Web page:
Vaccine-preventable diseases in pregnancy.
In 2011, the Centers for Disease Control and Prevention identified the reduction in vaccine-preventable diseases (VPDs) as one of the greatest achievements of the previous decade. During that time, several new pediatric and adult vaccines were introduced including rotavirus, quadrivalent meningococcal conjugate, herpes zoster, human papillomavirus, pneumococcal conjugate, and adult tetanus, diphtheria, acellular pertussis. Despite the impact of immunization and its public health priority, vaccine coverage among adults in the United States remains suboptimal. Incorporation of adult immunization into routine obstetric and gynecologic care may be one innovative approach to vaccinate women. Pregnancy is a particularly vulnerable period for VPD-associated complications for both mother and baby, as demonstrated by the influenza pandemic of 2009. In addition to preventing maternal and congenital disease, maternal immunization can also provide direct fetal/infant protection via passive immunity. This article summarizes vaccine classification, specific vaccines recommended during pregnancy/postpartum, and barriers to maternal immunization.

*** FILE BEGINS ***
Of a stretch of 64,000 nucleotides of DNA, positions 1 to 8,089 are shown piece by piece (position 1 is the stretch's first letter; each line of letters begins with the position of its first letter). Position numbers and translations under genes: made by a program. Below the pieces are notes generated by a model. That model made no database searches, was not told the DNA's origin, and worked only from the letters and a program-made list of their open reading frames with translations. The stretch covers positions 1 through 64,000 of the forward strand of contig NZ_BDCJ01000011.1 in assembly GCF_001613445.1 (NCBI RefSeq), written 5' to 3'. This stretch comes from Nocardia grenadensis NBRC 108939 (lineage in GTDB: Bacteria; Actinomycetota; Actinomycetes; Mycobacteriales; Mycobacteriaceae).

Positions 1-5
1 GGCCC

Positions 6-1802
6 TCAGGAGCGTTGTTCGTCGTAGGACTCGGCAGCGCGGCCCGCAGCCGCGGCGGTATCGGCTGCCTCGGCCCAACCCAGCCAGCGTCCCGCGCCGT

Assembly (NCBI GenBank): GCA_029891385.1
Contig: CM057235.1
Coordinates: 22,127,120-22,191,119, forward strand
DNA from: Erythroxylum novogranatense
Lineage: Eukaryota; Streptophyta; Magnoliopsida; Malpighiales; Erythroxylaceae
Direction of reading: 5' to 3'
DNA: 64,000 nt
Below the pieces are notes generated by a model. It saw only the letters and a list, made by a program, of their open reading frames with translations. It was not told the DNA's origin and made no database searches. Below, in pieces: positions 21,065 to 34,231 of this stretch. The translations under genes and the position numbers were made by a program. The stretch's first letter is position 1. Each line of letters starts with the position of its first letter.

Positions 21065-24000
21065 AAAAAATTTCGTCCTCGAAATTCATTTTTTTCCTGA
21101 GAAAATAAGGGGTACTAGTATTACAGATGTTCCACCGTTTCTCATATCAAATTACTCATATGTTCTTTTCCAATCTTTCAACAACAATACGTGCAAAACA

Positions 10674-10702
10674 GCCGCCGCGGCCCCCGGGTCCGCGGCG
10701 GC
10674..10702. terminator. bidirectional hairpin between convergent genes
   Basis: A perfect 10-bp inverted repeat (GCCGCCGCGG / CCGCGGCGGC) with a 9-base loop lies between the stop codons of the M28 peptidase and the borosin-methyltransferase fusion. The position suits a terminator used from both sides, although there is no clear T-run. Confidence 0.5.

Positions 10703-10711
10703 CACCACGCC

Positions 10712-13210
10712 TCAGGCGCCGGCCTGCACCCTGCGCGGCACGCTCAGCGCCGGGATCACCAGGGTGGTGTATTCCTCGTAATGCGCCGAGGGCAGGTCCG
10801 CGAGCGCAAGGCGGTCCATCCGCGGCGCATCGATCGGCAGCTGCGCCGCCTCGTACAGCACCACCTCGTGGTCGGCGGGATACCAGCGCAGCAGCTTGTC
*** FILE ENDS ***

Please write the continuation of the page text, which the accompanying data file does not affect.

Swamy, GK; Garcia-Putnam, R
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